- 9th August 2019
There has been incredible news regarding plastic bags recently after data was released that plastic bag use has fallen by 90% since the plastic bag tax was imposed in 2015, when the average person would use roughly 140 plastic bags a year. The big 7 supermarkets alone sold 490 million fewer bags in the 2018/19 period than in 2017/18.
This is a huge leap in the world of plastic use reduction and shows the difference that can be made. Imposing a charge to something like a plastic bag makes people think if they really need it rather than just grabbing for them by the handful.
Another positive impact of the bag tax that is often forgotten is, what happens to the money raised through bag sales? Well, according to Gov.uk supermarkets alone donated over £66 million to good causes such as; local charities or funds, research, education, heritage, environmental aid and healthcare. This means 4p out of every 5p is donated to good causes.
However, there are still advances that need to be made for SMEs (small and medium enterprises) who are currently exempt from charging this 5p tax. The system for SMEs is that they can charge for plastic bags on a voluntary basis, due to regulations to avoid imposing new requirements onto smaller businesses. However reportedly only 1/5 were choosing to do that in 2018 showing that change needs to be made in the mentality of business owners,
Other moves towards “plastic free”
It is positive to see that the government is behind the plastic reduction movement and they have made other steps since the 5p bag tax to reduce plastic use. In June 2018 (October 2018 for Northern Ireland) the UK banned the sale- and then later production, of microbeads (tiny plastic balls used in exfoliants, toothpastes and non-prescription medicines). Due to their small size they would pass through sewage filtration systems and make their way to rivers and waterways. This has led to cosmetics companies searching for natural more environmentally friendly alternatives. We are now seeing big cosmetic companies using natural ingredients like sugar, nut shells and perlite in their face scrubs, having a positive impact on our plastic use.
Earlier this year, Environment Secretary Michael Gove announced that there are plans to make producers responsible for the sustainability of their packaging. If the recycled content of the packaging does not reach the desired threshold, they will be required to pay a large tax on that packaging.
Producers of plastic products will also be responsible for the littering of their products and will be required to label their product such that it points out the negative impact of not disposing of the product in the correct way.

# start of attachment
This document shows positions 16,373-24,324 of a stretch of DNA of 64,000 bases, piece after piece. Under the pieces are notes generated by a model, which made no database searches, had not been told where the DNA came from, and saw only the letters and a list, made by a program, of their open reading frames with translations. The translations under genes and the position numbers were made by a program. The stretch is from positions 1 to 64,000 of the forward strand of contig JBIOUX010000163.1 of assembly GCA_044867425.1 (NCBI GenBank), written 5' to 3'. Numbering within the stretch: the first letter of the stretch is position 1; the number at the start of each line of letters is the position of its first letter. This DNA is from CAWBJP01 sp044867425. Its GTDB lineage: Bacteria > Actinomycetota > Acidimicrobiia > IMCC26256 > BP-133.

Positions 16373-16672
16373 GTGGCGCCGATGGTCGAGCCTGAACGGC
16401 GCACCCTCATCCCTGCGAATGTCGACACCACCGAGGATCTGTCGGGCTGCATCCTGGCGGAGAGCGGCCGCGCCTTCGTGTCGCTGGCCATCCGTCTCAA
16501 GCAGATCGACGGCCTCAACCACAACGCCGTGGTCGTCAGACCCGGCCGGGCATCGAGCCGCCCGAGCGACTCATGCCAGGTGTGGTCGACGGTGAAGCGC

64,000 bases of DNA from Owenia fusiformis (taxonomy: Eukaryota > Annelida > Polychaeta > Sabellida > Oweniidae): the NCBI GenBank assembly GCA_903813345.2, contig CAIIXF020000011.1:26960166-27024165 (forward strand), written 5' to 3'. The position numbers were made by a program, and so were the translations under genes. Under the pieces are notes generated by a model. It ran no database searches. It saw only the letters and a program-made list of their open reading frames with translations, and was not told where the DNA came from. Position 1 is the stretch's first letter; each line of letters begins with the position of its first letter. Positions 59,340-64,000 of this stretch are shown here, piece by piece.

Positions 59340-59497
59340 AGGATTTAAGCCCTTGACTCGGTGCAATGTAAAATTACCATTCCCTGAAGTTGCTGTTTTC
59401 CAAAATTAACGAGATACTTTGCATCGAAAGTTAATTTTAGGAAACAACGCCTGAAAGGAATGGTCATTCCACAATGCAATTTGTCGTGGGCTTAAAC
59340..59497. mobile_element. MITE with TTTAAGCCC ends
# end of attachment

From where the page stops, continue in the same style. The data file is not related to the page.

Looking forward there has been massive progress made by the EU laying out concreate plans to reduce plastic over the next ten years. From April 2020 there will be an EU wide ban on single use plastics such as straws, cotton buds and cutlery. We are already seeing the cogs in motion for this transition with many fast food outlets and bars making the switch to paper straws or not providing straws at all. And takeaway restaurants have begun to opt for recyclable alternatives to their plastic containers.
There will also be a big shove towards plastic packaging containing recycled materials and being recycled. By April 2022 all plastic packaging must contain a minimum of 30% recycled materials to avoid hefty taxing. There’s also a target of 90% plastic bottle collection by 2029, whereby, businesses and councils will have collection stations where plastic items like bottles can be recycled, where they can be properly disposed of.
However, we must consider what is actually happening to the plastic we recycle, because recycling is good for the planet isn’t it? Well that is what I, and the majority of the nation think. We’re doing out bit by putting our bottles and plastic packaging in the green box. But it has been revealed that a lot of UK recycling is being shipped to the other side of the world to illegal landfills not being recycled, creating a huge environmental and health problem for the local population to those countries.
The new government legislation and movements towards a plastic free Britain are really positive, showing that people in power are behind the cause and are using their authority to promote good causes to actively protect the planet.
However, it is clear that there are still changes that need to be made. We need to help out SMEs so that they can enforce the new environmental legislation rather than just making them exempt due to their size. We also need to take responsibility for our own recycling! We cannot expect smaller poorer countries than ourselves to take on our rubbish- to the detriment of their own population; when we have the capability to recycle our waste. We are well on the way to a plastic free UK, but we need to pull our fingers out if we’re really going to make a long term difference.Tweet